Gary Libben

Professor, Applied Linguistics

PhD (McGill University)

Office: MC D350G
905-688-5550 x4313
gary.libben@brocku.ca

Gary Libben is a psycholinguist and neurolinguist who is working on the development of new models and research methods to advance our understanding of how words are represented in the mind and brain.

He received a PhD in Linguistics from McGill University in 1986 and holds a B.A. in Psychology and an M.A. in Applied Linguistics from Concordia University.

Dr. Libben is a Fellow of the Royal Society of Canada, co-founder and editor of the journal The Mental Lexicon, founding director and co-director of the University of Alberta’s Centre for Comparative Psycholinguistics, and former President of the Canadian Linguistics Association.

Words are the backbone of human language ability. Gary Libben’s research is focused on questions of how words may be represented in the human mind and brain, how they are linked to one another, and how they are accessed in the processes of language comprehension and production. To address these questions, he uses a variety of psycholinguistic laboratory techniques. His experimentation has been conducted across languages (e.g., English, French, German, Hebrew, Chinese, Japanese, and Kannada) and across populations (e.g., persons with aphasia, adults, and children).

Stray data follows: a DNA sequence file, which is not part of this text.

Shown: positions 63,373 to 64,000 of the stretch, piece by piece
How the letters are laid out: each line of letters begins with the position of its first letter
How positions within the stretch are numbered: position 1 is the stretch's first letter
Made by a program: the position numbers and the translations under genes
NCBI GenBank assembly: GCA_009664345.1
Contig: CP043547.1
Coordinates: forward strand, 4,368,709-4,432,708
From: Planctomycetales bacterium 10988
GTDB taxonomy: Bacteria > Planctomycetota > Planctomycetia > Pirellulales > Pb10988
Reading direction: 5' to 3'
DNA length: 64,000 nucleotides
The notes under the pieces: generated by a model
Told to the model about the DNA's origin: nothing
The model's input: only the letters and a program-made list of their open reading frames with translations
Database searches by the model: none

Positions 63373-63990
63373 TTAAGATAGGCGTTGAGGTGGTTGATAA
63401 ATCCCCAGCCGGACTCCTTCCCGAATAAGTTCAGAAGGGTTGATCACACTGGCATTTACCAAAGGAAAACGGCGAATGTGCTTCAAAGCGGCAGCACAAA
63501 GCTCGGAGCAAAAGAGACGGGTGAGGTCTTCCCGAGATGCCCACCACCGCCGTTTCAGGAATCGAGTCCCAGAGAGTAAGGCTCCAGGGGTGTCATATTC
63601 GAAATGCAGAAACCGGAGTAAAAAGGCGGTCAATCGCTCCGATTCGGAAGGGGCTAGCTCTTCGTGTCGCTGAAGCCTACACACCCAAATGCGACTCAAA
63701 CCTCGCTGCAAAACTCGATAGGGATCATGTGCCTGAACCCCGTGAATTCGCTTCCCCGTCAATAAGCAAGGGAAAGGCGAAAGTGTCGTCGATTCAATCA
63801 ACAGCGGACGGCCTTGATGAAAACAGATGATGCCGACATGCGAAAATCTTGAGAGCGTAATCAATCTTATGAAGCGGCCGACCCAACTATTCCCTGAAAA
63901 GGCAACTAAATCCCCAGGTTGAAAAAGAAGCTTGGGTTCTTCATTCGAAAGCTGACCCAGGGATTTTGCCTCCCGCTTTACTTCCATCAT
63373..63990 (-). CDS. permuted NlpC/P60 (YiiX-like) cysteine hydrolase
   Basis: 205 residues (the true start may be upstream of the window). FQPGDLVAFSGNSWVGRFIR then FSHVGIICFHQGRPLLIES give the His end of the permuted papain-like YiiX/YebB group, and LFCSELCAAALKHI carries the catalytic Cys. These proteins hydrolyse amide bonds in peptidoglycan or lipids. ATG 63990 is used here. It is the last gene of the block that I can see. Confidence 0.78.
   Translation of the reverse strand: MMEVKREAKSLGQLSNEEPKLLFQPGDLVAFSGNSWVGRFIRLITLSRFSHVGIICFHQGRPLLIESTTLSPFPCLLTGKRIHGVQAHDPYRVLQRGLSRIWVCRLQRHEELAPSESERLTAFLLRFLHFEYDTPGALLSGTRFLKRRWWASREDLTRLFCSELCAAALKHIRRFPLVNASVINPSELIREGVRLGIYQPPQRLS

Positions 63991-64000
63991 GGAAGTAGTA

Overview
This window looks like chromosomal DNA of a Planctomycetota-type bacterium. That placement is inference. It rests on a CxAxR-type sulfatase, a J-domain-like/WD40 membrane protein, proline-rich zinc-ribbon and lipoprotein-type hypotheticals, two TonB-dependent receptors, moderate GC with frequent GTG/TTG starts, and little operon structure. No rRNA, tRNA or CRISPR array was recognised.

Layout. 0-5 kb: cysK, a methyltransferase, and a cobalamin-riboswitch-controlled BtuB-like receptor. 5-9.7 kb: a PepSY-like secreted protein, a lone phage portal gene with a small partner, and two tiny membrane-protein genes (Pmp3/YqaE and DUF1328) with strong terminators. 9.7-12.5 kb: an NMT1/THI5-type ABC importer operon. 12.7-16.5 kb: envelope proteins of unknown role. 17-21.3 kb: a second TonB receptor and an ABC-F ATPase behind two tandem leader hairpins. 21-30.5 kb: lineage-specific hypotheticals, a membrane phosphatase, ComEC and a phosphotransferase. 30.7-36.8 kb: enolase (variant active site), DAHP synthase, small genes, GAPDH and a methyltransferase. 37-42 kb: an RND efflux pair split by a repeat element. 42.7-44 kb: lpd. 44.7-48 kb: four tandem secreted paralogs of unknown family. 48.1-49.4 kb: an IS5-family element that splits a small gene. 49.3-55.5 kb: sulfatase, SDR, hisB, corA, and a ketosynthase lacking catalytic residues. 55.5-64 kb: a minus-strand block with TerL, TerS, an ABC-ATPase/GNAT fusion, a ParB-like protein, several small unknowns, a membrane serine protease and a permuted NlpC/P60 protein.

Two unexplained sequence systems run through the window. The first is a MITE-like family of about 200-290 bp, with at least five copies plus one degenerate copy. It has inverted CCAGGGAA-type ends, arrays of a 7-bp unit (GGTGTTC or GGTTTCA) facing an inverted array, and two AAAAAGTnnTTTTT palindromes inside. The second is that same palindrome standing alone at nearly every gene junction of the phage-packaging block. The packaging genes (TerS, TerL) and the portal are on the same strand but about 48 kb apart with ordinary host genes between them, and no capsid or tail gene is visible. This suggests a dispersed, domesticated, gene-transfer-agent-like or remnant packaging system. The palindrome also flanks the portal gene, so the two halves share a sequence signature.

Books:

  • Libben, M., Goral, M., & Libben, G. (in preparation). Bilingualism: A Framework for Understanding the Mental Lexicon. John Benjamins.
  • Jarema, G. & Libben, G. (Eds.). (2015). Phonological and phonetic aspects of lexical processing. Amsterdam: John Benjamins.
  • Libben, G. (in preparation). The Nature of Language: Psycholinguistics and human communication. Wiley Blackwell.
  • Libben, G., Jarema, G., & Westbury, C. (Eds.). (2012). Methodological and Analytic Frontiers in Lexical Research. Amsterdam: John Benjamins.
  • Jarema, G. & Libben, G. (Eds.) (2007). Core Perspectives on the Mental Lexicon. Oxford: Elsevier.
  • Libben, G. & Jarema, G. (Eds.) (2006). The Representation and Processing of Compound Words. Oxford University Press.
  • Wiebe, G., Libben, G. Priestly, T., Smyth, R., & Wang, S. (2006). Phonology, Morphology, and the Empirical Imperative: Papers in Honour of Bruce Derwing. Taipei: Crane.
  • Archibald, J. & Libben, G. (1995). Research perspectives on second language acquisition. Toronto: Copp Clark Pitman.
  • Paradis, M. (in collaboration with) Libben, G. (1987). The Assessment of Bilingual Aphasia. Hillsdale N.J.: Lawrence Erlbaum.

Articles and chapters:

  • Libben, G. (in press). The quantum metaphor and the organization of words in the mind. Brain, Cognition and Culture, 1.
  • Teddiman, L. & Libben, G. (in press). Segmented binaural presentation as a means to examine lexical substructure. The Mental Lexicon, 10: 3.
  • Archibald, J.A. & Libben, G. (submitted). Second language morphology: representations, interfaces, and processing. Oxford Handbook of Morphological Theory.